Warwick Economics student reaches the finals of JMUCCTuesday 14 May 2019
A Warwick Economics student was part of team that progressed to the finals of the John Molson Undergraduate Case Competition (JMUCC).
The John Molson Undergraduate Case Competition (JMUCC) is hosted annually in Montreal, Canada by the John Molson School of Business at Concordia University. Twenty four teams from universities around the world compete in business case studies that involve real challenges faced by real companies. These challenges range from finance to sustainability to supply chain management and require teams to think on their feet, particularly in the 3-hour rounds and Q&A sessions.
Arjun Mohan, a second year Undergraduate student studying BSc in Economics was amongst four students chosen to represent the University of Warwick at JMUCC after they competed in the internal Warwick Case Challenge and won. Arjun and his team were then given training provided by the University, which involved practice cases and sessions with professional consultants.
Commenting on the training, Arjun had this to say "Training was challenging as it did not involve technical skills or brainstorming but rather, focused on how to “sell” an idea - a skill not taught in the classroom."
Five Day Overview
Arjun documented each of his days during the JMUCC and reflected on the impact the competition has had on his personal development.
Day 1 - We arrived in Montreal for Day 1 of JMUCC which involved an opening cocktail and ceremony where we had the opportunity to interact with other delegates. This set the tone for what was a competition with a very social environment - great emphasis, was placed on bringing business students from around the world together and encouraging social and professional connections which would exist beyond our week in Montreal.
Day 2 - 4 - These two days consisted of a number of rounds where as a team, we were given three hours of preparation time for the case. Then, we had to present for fifteen to twenty minutes in front of a panel of judges, before a ten-minute Q&A session. Round 1 was about a small accounting firm and involved issues in Finance and Human Resource. In Round 2, we worked with a sustainability problem faced by a large fashion brand. Round 3 was based on a large bank and problems with user experience of their wealth management app.
The highly diversified nature of the cases worked well with our team strategy. We would first rigorously break down the problem presented and understand how it linked to the firm’s bottom line. We would then decide on the targeted customer segments and accordingly develop ideas to solve the problem.
What set our approach apart from the other teams was that we focused not on brainstorming, but on the implement-ability of our ideas. Using the information presented to us and setting up various reasonable assumptions, we would assess the potential impact of our ideas. Then we would focus on the ideas that could bring us to our desired impact and find information to back up our proposals as well as set up a presentation to sell these proposals convincingly to the audience.
Day 5, 6 and 7 - On the fifth day, we spent time reflecting on the performance of our team so far as well as time to go out and explore the city of Montreal. On day six, we were given our final case study and 24 hours to solve it before presenting to a panel of judges on Day 7. This proved to be the most challenging case that we faced as it involved a massive railway freight company and presented problems involving logistics and supply chain management. Eventually, we emerged from every round as the winning team. This very quickly caught the eyes of organisers and other participants as this was our University’s first time at a case competition and we had formed our team just weeks prior to JMUCC.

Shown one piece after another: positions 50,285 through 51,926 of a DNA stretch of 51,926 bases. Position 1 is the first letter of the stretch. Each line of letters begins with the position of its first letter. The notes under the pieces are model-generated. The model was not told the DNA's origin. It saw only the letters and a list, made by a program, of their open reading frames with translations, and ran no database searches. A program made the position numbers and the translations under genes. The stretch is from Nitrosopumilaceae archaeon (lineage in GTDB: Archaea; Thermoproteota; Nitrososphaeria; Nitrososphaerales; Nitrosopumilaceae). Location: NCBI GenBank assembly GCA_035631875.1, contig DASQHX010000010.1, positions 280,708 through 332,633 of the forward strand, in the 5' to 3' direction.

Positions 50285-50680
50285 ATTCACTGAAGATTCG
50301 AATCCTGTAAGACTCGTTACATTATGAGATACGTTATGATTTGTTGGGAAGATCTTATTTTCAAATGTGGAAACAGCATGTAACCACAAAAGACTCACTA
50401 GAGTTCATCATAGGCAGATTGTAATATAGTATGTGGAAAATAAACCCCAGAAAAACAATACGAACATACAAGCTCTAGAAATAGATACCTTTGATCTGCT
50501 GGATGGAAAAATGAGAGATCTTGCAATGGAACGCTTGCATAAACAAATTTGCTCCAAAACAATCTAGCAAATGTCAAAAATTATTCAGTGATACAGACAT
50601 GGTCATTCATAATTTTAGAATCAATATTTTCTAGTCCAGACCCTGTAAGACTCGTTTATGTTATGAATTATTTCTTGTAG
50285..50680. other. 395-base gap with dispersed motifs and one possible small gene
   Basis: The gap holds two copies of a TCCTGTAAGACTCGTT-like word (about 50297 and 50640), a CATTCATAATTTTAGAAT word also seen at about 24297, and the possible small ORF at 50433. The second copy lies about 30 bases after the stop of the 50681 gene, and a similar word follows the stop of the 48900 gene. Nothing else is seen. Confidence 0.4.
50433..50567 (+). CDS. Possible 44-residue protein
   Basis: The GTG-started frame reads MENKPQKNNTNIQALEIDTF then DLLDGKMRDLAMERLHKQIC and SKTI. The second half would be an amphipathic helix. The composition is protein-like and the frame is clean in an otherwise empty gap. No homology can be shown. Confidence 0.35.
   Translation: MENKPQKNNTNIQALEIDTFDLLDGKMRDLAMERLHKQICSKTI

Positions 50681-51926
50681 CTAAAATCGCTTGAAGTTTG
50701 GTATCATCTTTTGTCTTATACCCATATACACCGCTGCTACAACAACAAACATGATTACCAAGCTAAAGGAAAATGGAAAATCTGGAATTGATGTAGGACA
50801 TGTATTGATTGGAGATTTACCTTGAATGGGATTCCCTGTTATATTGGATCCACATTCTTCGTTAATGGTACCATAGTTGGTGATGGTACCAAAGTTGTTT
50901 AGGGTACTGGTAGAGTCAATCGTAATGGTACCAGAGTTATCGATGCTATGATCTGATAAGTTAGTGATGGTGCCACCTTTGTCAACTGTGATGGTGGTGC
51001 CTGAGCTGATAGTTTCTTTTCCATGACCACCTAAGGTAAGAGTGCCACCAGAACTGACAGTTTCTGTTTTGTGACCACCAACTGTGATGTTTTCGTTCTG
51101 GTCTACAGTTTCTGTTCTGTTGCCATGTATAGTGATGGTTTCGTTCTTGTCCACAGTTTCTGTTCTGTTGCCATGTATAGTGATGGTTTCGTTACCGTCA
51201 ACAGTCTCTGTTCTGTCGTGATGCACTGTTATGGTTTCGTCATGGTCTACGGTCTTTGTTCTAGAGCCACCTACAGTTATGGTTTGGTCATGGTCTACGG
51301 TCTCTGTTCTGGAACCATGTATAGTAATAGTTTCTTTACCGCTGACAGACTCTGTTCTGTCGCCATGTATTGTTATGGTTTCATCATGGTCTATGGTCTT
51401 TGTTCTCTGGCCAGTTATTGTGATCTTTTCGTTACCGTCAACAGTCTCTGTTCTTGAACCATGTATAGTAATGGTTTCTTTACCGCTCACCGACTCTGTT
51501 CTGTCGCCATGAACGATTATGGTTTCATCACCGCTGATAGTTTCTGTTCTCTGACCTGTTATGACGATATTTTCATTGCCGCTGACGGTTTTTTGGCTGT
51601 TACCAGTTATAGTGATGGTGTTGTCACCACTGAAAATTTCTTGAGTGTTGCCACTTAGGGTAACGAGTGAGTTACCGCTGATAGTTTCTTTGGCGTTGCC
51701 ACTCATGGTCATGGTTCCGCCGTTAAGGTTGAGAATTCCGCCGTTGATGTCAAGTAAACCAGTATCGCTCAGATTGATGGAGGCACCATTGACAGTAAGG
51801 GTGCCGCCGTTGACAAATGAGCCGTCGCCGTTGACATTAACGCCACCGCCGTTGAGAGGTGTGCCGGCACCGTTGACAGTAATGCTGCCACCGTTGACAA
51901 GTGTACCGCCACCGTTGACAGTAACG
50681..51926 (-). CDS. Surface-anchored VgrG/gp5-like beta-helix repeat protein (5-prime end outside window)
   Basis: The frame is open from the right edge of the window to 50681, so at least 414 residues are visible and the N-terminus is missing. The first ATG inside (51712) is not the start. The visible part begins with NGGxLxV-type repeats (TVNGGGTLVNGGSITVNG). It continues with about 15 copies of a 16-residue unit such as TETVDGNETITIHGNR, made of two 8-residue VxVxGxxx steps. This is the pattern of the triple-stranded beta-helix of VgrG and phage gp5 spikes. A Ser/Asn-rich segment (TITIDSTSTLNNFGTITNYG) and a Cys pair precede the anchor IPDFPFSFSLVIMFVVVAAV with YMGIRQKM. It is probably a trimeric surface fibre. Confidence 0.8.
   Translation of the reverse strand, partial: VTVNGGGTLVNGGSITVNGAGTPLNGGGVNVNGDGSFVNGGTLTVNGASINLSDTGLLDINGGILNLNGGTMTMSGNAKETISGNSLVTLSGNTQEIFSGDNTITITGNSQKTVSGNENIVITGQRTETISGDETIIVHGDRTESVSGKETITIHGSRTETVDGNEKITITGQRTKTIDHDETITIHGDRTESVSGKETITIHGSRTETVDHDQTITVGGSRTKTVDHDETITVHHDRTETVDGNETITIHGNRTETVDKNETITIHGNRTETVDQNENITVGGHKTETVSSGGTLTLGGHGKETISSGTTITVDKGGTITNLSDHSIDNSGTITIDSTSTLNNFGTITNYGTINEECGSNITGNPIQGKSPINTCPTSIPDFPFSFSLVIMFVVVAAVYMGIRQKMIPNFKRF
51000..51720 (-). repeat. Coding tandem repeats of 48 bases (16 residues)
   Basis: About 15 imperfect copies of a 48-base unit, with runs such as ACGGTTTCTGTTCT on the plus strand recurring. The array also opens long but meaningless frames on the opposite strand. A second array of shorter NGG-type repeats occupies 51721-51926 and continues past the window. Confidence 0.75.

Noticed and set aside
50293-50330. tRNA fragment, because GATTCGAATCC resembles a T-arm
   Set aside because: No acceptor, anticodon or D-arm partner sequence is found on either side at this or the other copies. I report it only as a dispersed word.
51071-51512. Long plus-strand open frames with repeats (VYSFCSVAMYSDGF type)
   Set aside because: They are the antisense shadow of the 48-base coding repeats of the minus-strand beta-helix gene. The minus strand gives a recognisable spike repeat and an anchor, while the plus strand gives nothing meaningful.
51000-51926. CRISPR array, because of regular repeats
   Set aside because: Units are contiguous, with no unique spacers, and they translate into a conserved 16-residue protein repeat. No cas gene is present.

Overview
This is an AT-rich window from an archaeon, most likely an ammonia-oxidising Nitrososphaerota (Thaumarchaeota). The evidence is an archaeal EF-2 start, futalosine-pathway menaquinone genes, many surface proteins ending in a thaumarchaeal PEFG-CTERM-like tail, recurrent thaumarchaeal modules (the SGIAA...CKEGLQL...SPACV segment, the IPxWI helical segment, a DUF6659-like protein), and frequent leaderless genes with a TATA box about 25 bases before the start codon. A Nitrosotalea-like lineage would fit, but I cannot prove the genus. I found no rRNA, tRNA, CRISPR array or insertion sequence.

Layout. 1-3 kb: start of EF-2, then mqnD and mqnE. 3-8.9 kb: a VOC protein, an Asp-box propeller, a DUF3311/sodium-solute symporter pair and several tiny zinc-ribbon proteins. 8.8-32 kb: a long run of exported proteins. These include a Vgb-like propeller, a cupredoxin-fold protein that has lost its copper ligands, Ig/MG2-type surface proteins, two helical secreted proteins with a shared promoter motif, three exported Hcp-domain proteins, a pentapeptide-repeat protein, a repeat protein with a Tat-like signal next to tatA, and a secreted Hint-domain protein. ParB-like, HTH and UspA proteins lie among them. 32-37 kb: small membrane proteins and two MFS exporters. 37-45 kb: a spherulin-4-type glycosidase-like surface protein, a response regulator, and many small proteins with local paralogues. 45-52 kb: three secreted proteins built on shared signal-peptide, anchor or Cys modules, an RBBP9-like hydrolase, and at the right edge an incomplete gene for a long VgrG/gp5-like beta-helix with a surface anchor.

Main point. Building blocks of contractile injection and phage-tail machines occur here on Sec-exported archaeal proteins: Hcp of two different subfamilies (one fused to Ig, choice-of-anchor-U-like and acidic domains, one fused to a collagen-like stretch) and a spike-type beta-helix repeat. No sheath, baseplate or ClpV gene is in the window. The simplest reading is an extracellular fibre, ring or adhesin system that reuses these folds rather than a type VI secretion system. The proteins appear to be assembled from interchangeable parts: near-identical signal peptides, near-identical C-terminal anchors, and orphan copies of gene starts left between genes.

On the other hand, most teams’ universities had been represented at JMUCC for several years already and they had been preparing for the competition for at least 4 months. I believe that this was a product of our unique, detail-oriented and practical approach which had a laser sharp focus on developing a strong plan of implementation for each of our proposals, rather than merely suggesting creative ideas – as most teams did.
Having won in our division, we were then one of seven teams to progress to the Finals of JMUCC. In the Finals, we re-presented our 24-hour case study proposal in front of a larger audience of approximately 100 people including 10 judges, who were all from the actual company in the case study. Undeniably, this was a nerve-wrecking experience as the audience was large and we even had an accidental slip-up with the PowerPoint clicker provided to us in the middle of the presentation. However, we still put on a fantastic presentation and impressed the judges as we knew our proposal very well and were confident in its ability to solve our client’s problems.
Looking back, JMUCC was an absolutely fantastic experience for many reasons but two in particular stand out. Firstly, I got to know students from many universities around the world and it was eye-opening to hear their perspectives of issues within as well as beyond the scope of the competition. Secondly, I had to solve business problems that I had never come across before for real companies and I then got to present our team solutions to industry professionals and hear their feedback on our presentations. This provided an amazing opportunity to develop my business acumen and not only expand my ability to solve problems, but also my ability to sell my proposals well.